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My uncle Oscar was a scrupulously honest man.

I mean that quite literally.  Oscar, an accountant by trade, was a quiet, dignified, self-made man who in certain crucial ways resembled the movie star James Stewart.  Tall, thin, a little stooped from bending over ledger sheets, he exuded the same aura of good sense, integrity, and belief in fair play and hard work that marked so many of Stewart's best films, from Mr. Smith Goes to Washington to It's A Wonderful Life.  Another example of this type is the late children's show host Fred Rogers, a third slender, quiet, utterly honest man from Western Pennsylvania, and thirty years after I left Pittsburgh for good to settle in Massachusetts, I have to wonder if it's a regional type.

Regardless, Oscar was honest to a fault.  A bookkeeper before he received his draft letter in the spring of 1942, he was quickly plucked from the ranks and assigned to the Army Air Corps as an auditor in the Inspector General's office.  There he was sent to school to become a CPA, and after graduation he spent the bulk of the war at Wright Air Force in Ohio rooting out the waste, fraud, and financial abuse that seems to go hand-in-hand with armed conflict.  His tour was extended almost a year after V-E Day because he was so good at what he did, and when he finally did return to civilian life in 1946, he was a WO-2, a significant achievement for a nearsighted, rail-thin accountant who'd had to leave school at sixteen to help support his family.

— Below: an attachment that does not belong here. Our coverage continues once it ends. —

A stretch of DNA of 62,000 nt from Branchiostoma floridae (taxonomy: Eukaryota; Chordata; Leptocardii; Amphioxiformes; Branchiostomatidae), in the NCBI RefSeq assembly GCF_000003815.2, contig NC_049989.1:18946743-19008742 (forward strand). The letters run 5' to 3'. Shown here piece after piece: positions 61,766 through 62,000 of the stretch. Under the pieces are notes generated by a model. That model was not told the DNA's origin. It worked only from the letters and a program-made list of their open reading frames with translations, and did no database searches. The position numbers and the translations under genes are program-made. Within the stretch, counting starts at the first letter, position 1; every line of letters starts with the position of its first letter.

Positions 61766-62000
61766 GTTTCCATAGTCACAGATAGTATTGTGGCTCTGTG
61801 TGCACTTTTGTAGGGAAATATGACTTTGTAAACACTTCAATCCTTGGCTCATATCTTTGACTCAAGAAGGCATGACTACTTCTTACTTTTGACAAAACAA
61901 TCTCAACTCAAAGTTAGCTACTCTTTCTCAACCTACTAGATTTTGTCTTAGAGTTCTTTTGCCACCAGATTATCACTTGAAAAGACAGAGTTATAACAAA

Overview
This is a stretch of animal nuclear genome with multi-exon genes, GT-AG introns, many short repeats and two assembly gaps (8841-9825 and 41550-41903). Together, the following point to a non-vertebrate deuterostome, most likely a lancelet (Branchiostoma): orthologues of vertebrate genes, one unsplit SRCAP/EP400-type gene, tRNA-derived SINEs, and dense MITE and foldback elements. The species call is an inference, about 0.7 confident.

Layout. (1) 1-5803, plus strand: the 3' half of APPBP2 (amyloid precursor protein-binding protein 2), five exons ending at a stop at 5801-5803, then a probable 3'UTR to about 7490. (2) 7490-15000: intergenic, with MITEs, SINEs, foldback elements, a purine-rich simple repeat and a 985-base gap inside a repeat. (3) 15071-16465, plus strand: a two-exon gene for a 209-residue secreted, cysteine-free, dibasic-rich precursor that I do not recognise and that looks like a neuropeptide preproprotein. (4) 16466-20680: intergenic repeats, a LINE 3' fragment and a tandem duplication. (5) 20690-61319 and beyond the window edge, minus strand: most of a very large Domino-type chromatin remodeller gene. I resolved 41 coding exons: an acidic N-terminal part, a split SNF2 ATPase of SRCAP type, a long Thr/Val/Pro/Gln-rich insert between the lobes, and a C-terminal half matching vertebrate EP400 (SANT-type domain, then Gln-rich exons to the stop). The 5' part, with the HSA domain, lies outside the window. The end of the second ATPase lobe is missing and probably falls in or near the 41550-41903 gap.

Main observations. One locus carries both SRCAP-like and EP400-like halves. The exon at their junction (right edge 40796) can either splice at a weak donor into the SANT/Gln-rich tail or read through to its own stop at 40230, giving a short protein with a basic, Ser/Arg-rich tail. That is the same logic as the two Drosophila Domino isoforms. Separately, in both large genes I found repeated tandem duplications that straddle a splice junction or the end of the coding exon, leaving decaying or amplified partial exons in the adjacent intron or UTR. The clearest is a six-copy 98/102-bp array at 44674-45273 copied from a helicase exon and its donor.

Oscar's sterling character, intelligence, and work ethic served him well after the war, too.  As I've mentioned before, he was taken under the wing of George Main, the accountant who helped David Lawrence spearhead the Pittsburgh Renaissance of the 1950s and early 1960s, and by the time Mr. Main retired, Oscar was a partner at Main, Lafrentz & Co.  By the time Oscar in turn retired in the late 1970's, he was the senior partner in the Pittsburgh branch, and so respected that he had no problem working as a financial consultant for a pair of millionaires his sister Betty nicknamed “The Gold Dust Twins.”

He was also a lifelong Republican.  This shouldn't surprise alert readers of these diaries; my family were all Republicans of the Bob Taft/Dwight Eisenhower sort, back before the Party of Lincoln had devolved in the Party of Lunatics.  Oscar was far from a strident True Believer in anything, but he was a businessman who subscribed to the Wall Street Journal before it became a Murdoch mouthpiece, and he tended to vote for whomever he thought would be the best candidate to keep America's business climate healthy and sane.  

This meant that in 1980, he voted for Ronald Reagan. I didn't – I cast my one and only “conscience vote” for President for John Anderson instead of Jimmy Carter, and yes, I have regretted it ever since – but Oscar and the rest of the family voted Republican, as they had for years.  I wasn't happy when I found out, and there were some lively and less than polite dinner table shouting matches discussions over the next few years as I tried to bring some of Reagan's worst abuses to the attention of my elders, but the only one who seemed to be paying attention was Mum.

That is, until the day in the summer of 1981 when Oscar emerged from his study, paper in hand, shaking his head, and said to Mum, Betty, and me, “This doesn't make sense.”